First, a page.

Browsing named entities in John M. Schofield, Forty-six years in the Army. You can also browse the collection for Fredericktown (Missouri, United States) or search for Fredericktown (Missouri, United States) in all documents.

Your search returned 17 results in 3 document sections:

John M. Schofield, Forty-six years in the Army, Chapter III (search)
death of Lyon a question of command during the retreat origin of the opposition of the Blairs to Fremont affair at Fredericktown. when it became probable that military force would be required by the government to maintain its authority in the nto stock-cars, loaded up, and arrived at Pilot Knob the next morning (October 20). The enemy was understood to be at Fredericktown, about twenty miles distant, and Colonel Carlin determined to march that night and attack him at daylight the next mold iron guns, so we had the advantage of him in artillery at least. The head of our column reached the vicinity of Fredericktown some time before daylight, and the troops lay upon their arms until dawn. Upon entering the town in the morning, no r noon, Colonel J. B. Plummer, with a brigade of infantry and two pieces of artillery from Cape Girardeau, arrived at Fredericktown. I am not aware whether this junction was expected by the respective commanders, or what orders they had received fr
John M. Schofield, Forty-six years in the Army, Chapter XVIII (search)
fested this trait, especially in minor matters. He acquired the power of absolute self-command in battle. With Thomas this quality appeared to be perfectly natural, as it did with Grant. Since I had to fight, I sometimes regretted that I could not have a chance with a musket in the ranks (behind a good parapet and head-log, of course!), for I was a remarkably good shot in my youth. But I never had a chance to fire a shot in battle except once, and that was with my artillery at Fredericktown, Missouri, where not an officer or man in the battery had any idea how to point a field-piece and give it proper elevation according to the distance. I quickly found the proper elevation by the means well known to artillerists, and then directed the battery to go on firing at that elevation, while I was called upon by the commanding officer to devote myself to some men with muskets. I have seen this passion so strong that a major-general commanding an army corps would dismount and act the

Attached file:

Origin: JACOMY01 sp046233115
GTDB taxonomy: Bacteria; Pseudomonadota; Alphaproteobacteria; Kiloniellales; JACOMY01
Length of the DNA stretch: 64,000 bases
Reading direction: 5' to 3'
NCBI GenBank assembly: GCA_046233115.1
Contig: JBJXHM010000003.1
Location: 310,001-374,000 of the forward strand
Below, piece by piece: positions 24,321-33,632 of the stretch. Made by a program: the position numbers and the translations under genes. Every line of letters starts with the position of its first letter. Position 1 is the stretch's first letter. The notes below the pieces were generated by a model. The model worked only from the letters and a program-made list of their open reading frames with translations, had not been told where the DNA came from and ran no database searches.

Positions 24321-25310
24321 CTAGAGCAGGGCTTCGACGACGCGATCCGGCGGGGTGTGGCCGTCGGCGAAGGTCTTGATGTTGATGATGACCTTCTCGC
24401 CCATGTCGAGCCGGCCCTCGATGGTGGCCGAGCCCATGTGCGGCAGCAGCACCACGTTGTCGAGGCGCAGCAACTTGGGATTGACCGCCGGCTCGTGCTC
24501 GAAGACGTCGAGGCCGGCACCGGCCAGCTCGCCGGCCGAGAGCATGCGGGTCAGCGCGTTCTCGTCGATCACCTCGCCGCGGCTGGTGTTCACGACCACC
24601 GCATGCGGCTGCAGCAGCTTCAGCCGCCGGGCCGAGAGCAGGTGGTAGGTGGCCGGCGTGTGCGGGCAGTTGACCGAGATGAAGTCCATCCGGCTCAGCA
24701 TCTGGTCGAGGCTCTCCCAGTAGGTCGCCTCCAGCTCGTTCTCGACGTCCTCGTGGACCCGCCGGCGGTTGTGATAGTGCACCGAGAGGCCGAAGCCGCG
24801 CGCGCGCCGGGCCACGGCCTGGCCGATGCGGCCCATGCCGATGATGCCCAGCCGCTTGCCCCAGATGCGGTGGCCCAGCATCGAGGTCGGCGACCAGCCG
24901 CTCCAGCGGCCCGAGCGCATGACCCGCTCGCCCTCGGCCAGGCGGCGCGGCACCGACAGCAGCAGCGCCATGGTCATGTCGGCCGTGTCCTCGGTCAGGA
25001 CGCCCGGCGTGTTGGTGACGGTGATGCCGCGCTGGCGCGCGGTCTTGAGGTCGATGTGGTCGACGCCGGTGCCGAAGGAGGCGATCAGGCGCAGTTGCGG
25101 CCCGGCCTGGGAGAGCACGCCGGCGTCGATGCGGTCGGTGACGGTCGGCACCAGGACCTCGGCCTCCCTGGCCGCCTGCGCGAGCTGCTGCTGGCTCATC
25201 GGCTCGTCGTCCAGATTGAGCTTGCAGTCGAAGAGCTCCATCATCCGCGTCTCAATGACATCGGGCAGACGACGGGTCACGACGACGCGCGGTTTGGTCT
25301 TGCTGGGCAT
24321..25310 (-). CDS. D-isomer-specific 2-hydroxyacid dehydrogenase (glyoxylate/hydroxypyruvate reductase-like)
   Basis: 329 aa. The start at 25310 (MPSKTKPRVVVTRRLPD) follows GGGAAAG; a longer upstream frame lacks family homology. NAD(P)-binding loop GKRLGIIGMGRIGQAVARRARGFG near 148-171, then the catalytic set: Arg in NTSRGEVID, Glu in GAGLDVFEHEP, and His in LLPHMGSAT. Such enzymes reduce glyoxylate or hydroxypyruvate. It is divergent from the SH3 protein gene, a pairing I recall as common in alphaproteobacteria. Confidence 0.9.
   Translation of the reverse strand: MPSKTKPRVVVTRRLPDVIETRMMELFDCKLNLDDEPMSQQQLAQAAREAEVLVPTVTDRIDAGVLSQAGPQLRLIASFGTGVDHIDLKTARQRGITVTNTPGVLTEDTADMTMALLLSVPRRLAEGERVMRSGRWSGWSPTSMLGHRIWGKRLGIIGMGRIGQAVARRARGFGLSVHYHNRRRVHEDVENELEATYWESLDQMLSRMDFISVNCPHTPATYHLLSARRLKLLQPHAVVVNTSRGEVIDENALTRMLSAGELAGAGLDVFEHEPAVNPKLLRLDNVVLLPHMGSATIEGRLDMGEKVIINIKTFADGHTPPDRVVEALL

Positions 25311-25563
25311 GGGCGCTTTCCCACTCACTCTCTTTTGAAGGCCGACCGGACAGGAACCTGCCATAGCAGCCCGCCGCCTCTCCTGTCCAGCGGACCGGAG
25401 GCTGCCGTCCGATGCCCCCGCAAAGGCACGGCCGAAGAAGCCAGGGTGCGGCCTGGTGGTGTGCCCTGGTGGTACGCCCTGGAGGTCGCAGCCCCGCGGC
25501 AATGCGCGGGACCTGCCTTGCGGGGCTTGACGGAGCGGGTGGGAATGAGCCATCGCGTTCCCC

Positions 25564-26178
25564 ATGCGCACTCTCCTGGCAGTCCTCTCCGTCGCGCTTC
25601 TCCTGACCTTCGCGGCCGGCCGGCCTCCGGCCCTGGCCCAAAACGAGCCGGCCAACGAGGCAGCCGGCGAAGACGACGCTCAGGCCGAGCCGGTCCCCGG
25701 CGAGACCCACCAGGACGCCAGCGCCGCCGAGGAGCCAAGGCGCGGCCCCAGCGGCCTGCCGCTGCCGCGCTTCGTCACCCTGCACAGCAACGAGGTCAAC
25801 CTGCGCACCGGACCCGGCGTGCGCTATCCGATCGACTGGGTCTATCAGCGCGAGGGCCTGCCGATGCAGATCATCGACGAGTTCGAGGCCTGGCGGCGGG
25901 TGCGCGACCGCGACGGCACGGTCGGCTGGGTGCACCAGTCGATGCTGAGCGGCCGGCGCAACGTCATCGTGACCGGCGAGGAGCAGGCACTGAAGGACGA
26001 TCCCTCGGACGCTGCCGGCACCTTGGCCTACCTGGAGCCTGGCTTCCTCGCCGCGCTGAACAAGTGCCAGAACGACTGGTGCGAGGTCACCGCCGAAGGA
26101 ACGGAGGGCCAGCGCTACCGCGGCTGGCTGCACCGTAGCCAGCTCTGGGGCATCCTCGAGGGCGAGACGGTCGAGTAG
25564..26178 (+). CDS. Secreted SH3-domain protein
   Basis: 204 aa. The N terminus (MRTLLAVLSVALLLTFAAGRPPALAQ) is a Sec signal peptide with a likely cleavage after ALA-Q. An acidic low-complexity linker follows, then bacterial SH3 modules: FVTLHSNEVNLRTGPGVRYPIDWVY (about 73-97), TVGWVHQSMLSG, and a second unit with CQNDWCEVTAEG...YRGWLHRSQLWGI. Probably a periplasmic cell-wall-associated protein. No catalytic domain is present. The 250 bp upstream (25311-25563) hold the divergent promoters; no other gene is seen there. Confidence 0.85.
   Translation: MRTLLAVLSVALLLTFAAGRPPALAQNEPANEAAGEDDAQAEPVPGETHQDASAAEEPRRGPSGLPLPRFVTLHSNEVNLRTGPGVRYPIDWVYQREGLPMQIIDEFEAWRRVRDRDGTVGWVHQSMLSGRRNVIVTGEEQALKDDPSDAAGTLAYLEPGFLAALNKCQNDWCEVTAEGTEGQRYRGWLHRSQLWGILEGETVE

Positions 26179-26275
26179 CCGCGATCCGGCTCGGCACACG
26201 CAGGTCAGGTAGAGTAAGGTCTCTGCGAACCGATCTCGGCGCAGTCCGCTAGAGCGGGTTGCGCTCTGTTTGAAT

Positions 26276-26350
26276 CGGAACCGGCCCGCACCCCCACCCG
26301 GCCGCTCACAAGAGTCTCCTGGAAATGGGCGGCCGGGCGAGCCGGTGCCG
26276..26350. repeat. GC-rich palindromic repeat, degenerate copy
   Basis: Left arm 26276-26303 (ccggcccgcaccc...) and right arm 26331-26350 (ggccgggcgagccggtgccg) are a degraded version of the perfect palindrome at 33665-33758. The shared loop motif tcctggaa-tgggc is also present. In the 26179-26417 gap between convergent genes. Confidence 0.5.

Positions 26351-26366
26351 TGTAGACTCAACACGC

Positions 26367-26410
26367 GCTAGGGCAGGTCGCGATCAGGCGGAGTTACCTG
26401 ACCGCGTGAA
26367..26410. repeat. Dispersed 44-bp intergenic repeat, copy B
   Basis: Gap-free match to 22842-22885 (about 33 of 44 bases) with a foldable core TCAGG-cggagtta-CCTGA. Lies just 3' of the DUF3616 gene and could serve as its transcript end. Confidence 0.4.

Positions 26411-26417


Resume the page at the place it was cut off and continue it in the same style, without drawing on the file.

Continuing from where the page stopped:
John M. Schofield, Forty-six years in the Army, Index (search)
Eighth Wisconsin Volunteers, action at Fredericktown, Mo., 51-53 Elkins, Stephen B., Secretary 533 First Indiana Cavalry, action at Fredericktown, Mo., Oct. 20, 21, 1861, 52, 53 First Kansery (late 1st Mo. V. I.), in action near Fredericktown, Mo., 51-53 First Missouri Volunteer Infanmilitary operations on, 263, 264, 267 Fredericktown, Mo., action at, 51-53, 362, 363 Freedmen. Manter, Capt., commanding battery at Fredericktown, Mo., 53 Marietta Road, Ga., military opermont, 50; at Pilot Knob, 51; engagement at Fredericktown, 51-53, 362, 363; appointed brigadier-geneirty-eighth Illinois Volunteers, action at Fredericktown, 51-53 Thirty-third Illinois Volunteers, action at Fredericktown, 51-53 Thomas, Maj.-Gen. George H., S. reports to, at Murfreesboroa, 6tens Carlin at Pilot Knob, 51; action at Fredericktown, Mo., 51-53; capability for defeat, 254 Thnty-first Illinois Volunteers, action at Fredericktown, Mo., Oct. 20, 21, 1861, 51-53 Twenty-thir[2 more...]